How to revolutionise productivity in your business - Three entrepreneurs weigh in
How is it that in a country with double-digit unemployment of over 13 per cent and youth unemployment of 33.3 per cent, there are many businesses struggling to find the right employees to take up vacant positions?
How is it that Jamaicans pride ourselves on being among the most hard-working people in the world, yet we have seen a protracted decline in labour productivity from 1972 to now?
These paradoxes are at the centre of our current productivity and competitiveness struggle vis-‡-vis the rest of the world.
It's a reality that MSMEs must tackle aggressively if they wish to achieve sustainable and profitable growth. For instance, the average worker in some of our leading trade partner countries, including those in the Caribbean, such as Trinidad and Tobago, is several times more productive than the average worker here, according to data from the Jamaica Productivity Centre. In fact, the average worker in the twin-island republic produces three times more output than the average worker in Jamaica.
Yet there are many local businesses which have successfully navigated these challenges to get greater output from their team and maintain high productivity standards.
This week, three noted entrepreneurial leaders - Michelle Chong, CEO of Honey Bun; Marcia Forbes, co-founder of Phase 3 Productions; and Gordon Swaby, CEO of Edufocal - share their strategies for navigating the productivity trap and improving company competitiveness.
Standards, Measurement, Monitoring & Reporting
Setting clear productivity standards, measuring and monitoring are essential steps to achieving world-class productivity standards, according to the Honey Bun CEO, rather than allowing employees to work at their own individual pace.
"You have to set a standard, for example, outline how many items need to be completed in a minute for example, and communicate and manage it. We measure productivity and report on it as a key performance indicator (KPI). Some of our measures for overall productivity are:
1. Labour - pounds produced per labour hour
2. Capital/Equipment - return on investment
3. Energy - pounds produced per kilowatt hour for electricity, litre of fuel for propane gas and cost of fuel as a percentage of sales for distribution vehicles
4. Water - pounds produced per cubic metre of water used.
"Many people use only sales to measure productivity when it should not be done like that. Also, some managers think measuring productivity is simply a matter of reporting on it, as opposed to being responsible for the results, when it's both."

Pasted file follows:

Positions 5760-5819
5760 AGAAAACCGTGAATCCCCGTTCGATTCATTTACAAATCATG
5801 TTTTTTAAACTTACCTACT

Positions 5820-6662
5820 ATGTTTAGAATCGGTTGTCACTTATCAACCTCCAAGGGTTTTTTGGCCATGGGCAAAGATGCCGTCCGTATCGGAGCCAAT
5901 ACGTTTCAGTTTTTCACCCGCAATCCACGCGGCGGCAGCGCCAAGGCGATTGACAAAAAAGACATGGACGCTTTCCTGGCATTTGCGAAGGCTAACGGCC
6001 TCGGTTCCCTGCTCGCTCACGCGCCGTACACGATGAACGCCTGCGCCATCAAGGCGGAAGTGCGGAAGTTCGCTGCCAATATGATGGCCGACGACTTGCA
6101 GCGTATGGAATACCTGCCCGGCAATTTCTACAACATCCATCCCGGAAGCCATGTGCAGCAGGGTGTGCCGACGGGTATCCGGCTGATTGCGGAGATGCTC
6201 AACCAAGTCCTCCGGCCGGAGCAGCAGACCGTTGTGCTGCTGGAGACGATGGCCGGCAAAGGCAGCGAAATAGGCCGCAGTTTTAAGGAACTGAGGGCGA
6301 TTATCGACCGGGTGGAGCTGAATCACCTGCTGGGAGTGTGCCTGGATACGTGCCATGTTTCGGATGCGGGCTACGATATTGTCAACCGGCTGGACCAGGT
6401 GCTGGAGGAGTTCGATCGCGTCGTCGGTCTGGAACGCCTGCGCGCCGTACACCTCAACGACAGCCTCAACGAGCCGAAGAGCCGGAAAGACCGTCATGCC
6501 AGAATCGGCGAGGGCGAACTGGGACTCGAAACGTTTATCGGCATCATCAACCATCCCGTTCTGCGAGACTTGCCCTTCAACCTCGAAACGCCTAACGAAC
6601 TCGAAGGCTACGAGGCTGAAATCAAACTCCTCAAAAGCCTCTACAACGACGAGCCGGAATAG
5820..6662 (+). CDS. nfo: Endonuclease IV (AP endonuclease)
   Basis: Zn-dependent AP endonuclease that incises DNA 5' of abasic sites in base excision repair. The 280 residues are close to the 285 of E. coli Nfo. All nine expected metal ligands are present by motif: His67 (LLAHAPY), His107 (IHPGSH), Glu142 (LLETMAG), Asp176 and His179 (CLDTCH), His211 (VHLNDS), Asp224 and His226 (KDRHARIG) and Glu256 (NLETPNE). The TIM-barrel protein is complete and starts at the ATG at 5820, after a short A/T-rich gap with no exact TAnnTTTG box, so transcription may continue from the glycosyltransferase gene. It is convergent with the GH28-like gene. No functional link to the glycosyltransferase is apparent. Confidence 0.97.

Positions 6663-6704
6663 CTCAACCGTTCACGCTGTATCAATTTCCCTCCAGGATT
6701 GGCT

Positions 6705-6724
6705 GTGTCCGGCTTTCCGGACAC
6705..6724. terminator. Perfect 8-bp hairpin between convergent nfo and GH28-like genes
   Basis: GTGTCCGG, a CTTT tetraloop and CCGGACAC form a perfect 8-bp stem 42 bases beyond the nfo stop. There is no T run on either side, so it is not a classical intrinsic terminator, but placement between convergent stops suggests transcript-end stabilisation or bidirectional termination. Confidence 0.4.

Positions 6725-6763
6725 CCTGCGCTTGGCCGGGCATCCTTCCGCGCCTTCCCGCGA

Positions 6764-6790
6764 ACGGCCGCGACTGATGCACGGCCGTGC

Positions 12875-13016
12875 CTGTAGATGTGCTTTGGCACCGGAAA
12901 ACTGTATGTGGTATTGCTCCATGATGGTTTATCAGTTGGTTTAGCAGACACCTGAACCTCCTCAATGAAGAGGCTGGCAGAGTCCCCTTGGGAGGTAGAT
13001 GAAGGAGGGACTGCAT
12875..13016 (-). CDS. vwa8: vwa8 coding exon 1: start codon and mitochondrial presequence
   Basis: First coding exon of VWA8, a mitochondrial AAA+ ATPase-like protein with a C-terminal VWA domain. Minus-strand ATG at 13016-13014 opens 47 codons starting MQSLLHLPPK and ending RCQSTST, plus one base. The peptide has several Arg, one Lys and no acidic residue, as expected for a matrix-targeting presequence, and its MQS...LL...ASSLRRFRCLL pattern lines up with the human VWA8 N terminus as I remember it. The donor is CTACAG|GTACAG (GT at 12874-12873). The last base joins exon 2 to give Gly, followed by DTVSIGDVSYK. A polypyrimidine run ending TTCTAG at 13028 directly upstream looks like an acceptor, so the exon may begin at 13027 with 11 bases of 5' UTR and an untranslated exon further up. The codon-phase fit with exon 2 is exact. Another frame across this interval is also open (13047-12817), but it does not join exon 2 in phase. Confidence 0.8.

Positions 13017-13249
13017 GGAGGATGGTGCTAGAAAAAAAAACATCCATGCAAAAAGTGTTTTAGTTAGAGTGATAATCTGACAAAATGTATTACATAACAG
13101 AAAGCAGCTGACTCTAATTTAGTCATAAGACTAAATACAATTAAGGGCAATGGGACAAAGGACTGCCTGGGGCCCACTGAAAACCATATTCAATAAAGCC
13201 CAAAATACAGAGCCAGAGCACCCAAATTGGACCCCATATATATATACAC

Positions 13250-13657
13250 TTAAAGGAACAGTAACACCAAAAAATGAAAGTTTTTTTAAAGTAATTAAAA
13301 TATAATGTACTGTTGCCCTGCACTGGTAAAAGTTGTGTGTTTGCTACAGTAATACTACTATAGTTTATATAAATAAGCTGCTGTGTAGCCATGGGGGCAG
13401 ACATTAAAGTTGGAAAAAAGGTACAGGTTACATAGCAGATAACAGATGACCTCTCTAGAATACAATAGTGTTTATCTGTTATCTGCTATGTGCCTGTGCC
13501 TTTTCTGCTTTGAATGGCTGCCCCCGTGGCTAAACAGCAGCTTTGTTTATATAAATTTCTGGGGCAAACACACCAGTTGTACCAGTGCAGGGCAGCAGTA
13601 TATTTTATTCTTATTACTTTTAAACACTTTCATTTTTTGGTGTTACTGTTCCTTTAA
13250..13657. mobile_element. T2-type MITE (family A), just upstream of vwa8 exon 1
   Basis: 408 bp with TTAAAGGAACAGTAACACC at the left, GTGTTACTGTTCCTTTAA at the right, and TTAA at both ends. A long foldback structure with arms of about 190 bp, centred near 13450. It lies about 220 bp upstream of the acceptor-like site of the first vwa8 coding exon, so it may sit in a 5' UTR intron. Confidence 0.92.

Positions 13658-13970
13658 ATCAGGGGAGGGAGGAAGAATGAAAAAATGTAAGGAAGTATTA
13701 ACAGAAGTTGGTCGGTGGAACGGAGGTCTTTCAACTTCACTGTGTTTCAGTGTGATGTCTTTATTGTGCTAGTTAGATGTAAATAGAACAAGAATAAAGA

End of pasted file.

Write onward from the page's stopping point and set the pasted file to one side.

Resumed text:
This proactive output-oriented focus also discourages the pursuit of overtime earnings, a workplace culture, Chong notes, can seriously stifle productivity.
Tools, Upgraded Equipment & Training
For Marcia Forbes international benchmarking, investing in new technologies and
continuous training are strategies that have allowed Phase 3 Productions to consistently maintain high levels of output per employee.
"We benchmark by international standards, invest in new technologies and conduct training sessions on a fairly regular basis. Over recent years, Phase 3 has brought in several different overseas experts to train the staff as well as freelancers on how to use various technologies such as the virtual reality software and the multilingual conference interpretation system," said Forbes.
Software, Applications & Other Technology
For the young Edufocal CEO, Gordon Swaby, productivity is still a work in progress, however, that progress has been significantly advanced by the use of technology.
"Using customer-relationship management tools like pipedrive.com and slack.com for communication have been a big help for us in terms of team cohesion. We also use maintain a KPI dashboard to track key performance indicators," he said.
Leadership & Support
By far, the most important factor in revolutionising productivity within a business is the quality and commitment of management itself and the leadership it brings to bear on shaping the culture. Chong is strongly encouraging MSMEs to pay attention to productivity.
"First off, productivity is CRITICAL for business success." Both Forbes and Chong agreed that in addition to technical management, you have to motivate people and treat them with respect. "People work more for intrinsic motivation than monetary, so assume that people have good intentions and treat them accordingly," said Chong, who also recommends getting support from the Jamaica Productivity Centre and other external experts where necessary to get up the learning curve quickly.
For Swaby, entrepreneurs can drive their businesses to become highly efficient and competitive if they assess and strengthen their leadership capacity.
As he noted: "I've learnt in my years in business is that there's a big difference between being an entrepreneur and being a manager. If I'm to be honest, I wasn't the best manager starting out, and that affected the productivity of my small workforce. I fell short on creating clear expectations in terms of their job roles and goals. So, at the time, low productivity from my team was mostly my fault. This caused a lot of confusion in terms of expectations, missed deadlines and wasted money. This was of course quickly resolved by creating goals and clear expectations in terms of their specific roles and required outputs, as well as clear communication from me about what was expected of each person on the team."
n Yaneek Page is an entrepreneur and trainer and creator/executive producer of The Innovators TV series.